Work on completing a new retaining wall in the garden is well under way. Tonnes of earth have been excavated and taken away, steel gabions have been cemented into place and now membrane and gravel are being laid while we decide upon which kind of stone should fill the wire mesh cages.
There are times during any kind of construction work when it can be difficult to envisage the final result so I was heartened to visit Threave Garden last week and see how quickly nature can heal the scars. This estate in Castle Douglas is home to the National Trust for Scotland’s School of Heritage Horticulture and as a result it’s a showpiece for gardening of the highest standard, with woodland, wildflower meadows, flower-filled borders and a show-stopper of a walled garden.
But the feature that really stood out for me was a long border next to the visitor centre where lavender had been underplanted with Allium sphaerocephalon. It was a winning combination, the green and purple heads of the allium, which is also known as “plums on sticks”, bursting through clouds of lavender.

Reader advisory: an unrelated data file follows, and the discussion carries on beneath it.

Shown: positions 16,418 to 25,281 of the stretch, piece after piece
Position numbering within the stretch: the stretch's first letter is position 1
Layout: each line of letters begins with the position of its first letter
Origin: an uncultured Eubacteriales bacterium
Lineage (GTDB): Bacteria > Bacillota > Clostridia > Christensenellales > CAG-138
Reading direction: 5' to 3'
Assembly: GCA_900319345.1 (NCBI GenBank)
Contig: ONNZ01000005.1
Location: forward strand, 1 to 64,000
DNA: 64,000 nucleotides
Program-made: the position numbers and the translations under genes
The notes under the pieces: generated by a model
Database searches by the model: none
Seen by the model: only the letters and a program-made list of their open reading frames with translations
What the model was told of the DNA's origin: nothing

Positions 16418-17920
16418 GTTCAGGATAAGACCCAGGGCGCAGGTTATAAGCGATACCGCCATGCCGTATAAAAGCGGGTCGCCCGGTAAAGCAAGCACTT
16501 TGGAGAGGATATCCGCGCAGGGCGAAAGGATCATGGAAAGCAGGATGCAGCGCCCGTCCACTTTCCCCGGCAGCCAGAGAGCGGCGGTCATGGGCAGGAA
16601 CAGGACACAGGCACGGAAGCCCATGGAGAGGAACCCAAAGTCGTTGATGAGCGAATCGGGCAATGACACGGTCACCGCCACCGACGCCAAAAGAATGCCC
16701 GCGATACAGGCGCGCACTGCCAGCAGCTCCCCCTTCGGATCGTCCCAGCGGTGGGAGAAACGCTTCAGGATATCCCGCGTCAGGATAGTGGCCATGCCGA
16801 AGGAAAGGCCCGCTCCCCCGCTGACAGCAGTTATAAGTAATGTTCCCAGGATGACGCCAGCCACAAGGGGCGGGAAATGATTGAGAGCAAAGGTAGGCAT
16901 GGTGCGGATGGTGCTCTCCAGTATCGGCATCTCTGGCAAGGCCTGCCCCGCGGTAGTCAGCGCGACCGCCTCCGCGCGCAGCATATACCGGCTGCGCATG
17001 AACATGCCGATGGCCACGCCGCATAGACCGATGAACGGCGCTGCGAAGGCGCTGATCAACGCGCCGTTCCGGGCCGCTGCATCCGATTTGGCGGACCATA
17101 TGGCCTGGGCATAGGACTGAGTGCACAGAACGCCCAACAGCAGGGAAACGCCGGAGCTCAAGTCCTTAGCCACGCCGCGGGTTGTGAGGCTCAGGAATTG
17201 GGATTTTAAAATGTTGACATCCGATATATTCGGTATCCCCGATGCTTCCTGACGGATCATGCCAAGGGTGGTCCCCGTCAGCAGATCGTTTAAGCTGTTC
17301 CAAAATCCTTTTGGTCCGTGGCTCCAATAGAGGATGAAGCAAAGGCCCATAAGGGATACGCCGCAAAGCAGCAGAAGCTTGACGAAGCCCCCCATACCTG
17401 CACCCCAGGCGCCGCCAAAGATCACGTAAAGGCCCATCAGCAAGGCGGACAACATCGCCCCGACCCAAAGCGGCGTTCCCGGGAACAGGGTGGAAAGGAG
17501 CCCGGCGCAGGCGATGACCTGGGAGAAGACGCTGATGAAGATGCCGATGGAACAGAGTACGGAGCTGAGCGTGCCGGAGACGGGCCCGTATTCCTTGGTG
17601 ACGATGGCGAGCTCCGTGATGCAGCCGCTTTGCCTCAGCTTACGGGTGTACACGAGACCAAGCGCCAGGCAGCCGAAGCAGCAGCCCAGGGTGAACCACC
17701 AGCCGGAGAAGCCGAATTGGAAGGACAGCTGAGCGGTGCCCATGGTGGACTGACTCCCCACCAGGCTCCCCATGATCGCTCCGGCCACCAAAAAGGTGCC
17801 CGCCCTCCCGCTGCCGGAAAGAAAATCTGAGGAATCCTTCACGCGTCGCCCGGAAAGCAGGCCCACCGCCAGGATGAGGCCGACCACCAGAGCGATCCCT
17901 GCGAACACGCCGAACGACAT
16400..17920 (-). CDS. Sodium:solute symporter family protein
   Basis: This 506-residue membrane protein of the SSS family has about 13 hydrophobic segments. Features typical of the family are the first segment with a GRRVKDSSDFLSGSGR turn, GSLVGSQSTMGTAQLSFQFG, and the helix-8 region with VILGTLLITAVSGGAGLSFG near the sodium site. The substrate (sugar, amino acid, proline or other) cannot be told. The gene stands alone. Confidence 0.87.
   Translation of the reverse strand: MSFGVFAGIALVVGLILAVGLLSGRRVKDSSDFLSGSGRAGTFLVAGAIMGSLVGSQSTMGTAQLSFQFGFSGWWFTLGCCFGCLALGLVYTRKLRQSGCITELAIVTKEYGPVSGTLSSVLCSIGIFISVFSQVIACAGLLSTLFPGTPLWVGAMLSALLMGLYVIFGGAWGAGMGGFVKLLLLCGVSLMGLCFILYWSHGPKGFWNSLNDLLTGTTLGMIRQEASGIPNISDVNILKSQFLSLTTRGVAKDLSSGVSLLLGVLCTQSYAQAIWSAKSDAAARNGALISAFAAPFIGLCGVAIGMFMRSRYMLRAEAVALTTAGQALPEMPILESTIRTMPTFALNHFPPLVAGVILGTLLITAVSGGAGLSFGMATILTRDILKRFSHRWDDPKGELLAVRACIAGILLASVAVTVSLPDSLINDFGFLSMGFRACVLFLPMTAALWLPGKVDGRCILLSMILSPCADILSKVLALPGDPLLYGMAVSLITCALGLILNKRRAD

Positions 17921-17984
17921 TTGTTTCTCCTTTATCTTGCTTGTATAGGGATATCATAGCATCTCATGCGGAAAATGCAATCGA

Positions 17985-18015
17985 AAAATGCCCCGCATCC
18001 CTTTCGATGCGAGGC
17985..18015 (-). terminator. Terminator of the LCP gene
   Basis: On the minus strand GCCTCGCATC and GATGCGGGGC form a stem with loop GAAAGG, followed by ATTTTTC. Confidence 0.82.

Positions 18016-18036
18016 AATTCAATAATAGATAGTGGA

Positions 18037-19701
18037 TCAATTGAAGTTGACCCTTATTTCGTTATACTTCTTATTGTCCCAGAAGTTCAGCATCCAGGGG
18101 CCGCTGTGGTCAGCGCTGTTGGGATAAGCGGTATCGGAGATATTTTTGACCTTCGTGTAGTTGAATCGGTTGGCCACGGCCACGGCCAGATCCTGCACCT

Yet until very recently this part of the garden looked very different. “We had to excavate it in order to lay a new drainage pipe so this new border is just one year old,” head gardener, Michael Lawrie, told me.
Both the allium and the lavender relish this sun-baked site with its free-draining soil and so neither has sulked or refused to perform.
In order to ensure that the construction works in my garden settle in so quickly I’ve got to find plants that will do the same, however conditions here are very different. Instead of gravel and sunshine, the plants in my garden will have to cope with heavy clay and semi-shade.
Yet this combination isn’t as limiting as it sounds and my plan is to fill the area with a tapestry of foliage effects created by woodland plants – some of them evergreen – that will create a textured frill.
One of my ideas is to round up all my hellebores and plant them here at head height. Wood spurge (Euphorbia amygdaloides) would provide year-round foliage and a froth of acid-yellow flowers in spring. Add in Primula japonica and I’d also have whorls of soft colour.
The one contender that I’m not sure about is Heuchera “Paris”. This is my favourite out of this huge group of plants but it can be short-lived and it might struggle with the clay so I’ve asked specialist Heuchera growers, Plantagogo, for advice.
I’m not the one doing the digging, barrowing or cement-laying, so the least I can do is to get the planting right.
With her appetite for construction waning, Agnes Stevenson finds fresh motivation at pretty country estate where nature’s scars have healed beautifully
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